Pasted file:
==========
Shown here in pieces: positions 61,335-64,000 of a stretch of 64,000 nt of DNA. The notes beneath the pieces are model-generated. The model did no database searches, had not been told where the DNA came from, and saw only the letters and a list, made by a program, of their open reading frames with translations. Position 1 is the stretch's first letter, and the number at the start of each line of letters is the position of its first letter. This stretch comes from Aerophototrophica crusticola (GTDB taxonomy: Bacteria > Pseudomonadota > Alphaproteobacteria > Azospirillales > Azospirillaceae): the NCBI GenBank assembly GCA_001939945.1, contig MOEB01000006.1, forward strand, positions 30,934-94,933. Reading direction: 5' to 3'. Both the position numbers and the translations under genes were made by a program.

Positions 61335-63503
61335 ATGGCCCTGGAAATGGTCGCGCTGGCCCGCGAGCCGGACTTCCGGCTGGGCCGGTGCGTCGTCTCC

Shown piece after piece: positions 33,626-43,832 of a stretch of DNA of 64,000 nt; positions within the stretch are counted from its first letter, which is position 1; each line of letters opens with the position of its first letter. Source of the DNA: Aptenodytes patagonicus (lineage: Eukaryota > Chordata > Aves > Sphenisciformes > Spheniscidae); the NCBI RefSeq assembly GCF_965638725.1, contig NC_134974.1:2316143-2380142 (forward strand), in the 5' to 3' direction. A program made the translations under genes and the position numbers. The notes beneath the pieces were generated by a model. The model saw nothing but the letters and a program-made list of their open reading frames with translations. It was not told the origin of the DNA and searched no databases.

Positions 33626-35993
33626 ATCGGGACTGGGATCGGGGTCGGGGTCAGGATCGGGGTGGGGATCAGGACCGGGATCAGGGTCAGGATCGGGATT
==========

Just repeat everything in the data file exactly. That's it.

Shown here in pieces: positions 61,335-64,000 of a stretch of 64,000 nt of DNA. The notes beneath the pieces are model-generated. The model did no database searches, had not been told where the DNA came from, and saw only the letters and a list, made by a program, of their open reading frames with translations. Position 1 is the stretch's first letter, and the number at the start of each line of letters is the position of its first letter. This stretch comes from Aerophototrophica crusticola (GTDB taxonomy: Bacteria > Pseudomonadota > Alphaproteobacteria > Azospirillales > Azospirillaceae): the NCBI GenBank assembly GCA_001939945.1, contig MOEB01000006.1, forward strand, positions 30,934-94,933. Reading direction: 5' to 3'. Both the position numbers and the translations under genes were made by a program.

Positions 61335-63503
61335 ATGGCCCTGGAAATGGTCGCGCTGGCCCGCGAGCCGGACTTCCGGCTGGGCCGGTGCGTCGTCTCC

Shown piece after piece: positions 33,626-43,832 of a stretch of DNA of 64,000 nt; positions within the stretch are counted from its first letter, which is position 1; each line of letters opens with the position of its first letter. Source of the DNA: Aptenodytes patagonicus (lineage: Eukaryota > Chordata > Aves > Sphenisciformes > Spheniscidae); the NCBI RefSeq assembly GCF_965638725.1, contig NC_134974.1:2316143-2380142 (forward strand), in the 5' to 3' direction. A program made the translations under genes and the position numbers. The notes beneath the pieces were generated by a model. The model saw nothing but the letters and a program-made list of their open reading frames with translations. It was not told the origin of the DNA and searched no databases.

Positions 33626-35993
33626 ATCGGGACTGGGATCGGGGTCGGGGTCAGGATCGGGGTGGGGATCAGGACCGGGATCAGGGTCAGGATCGGGATT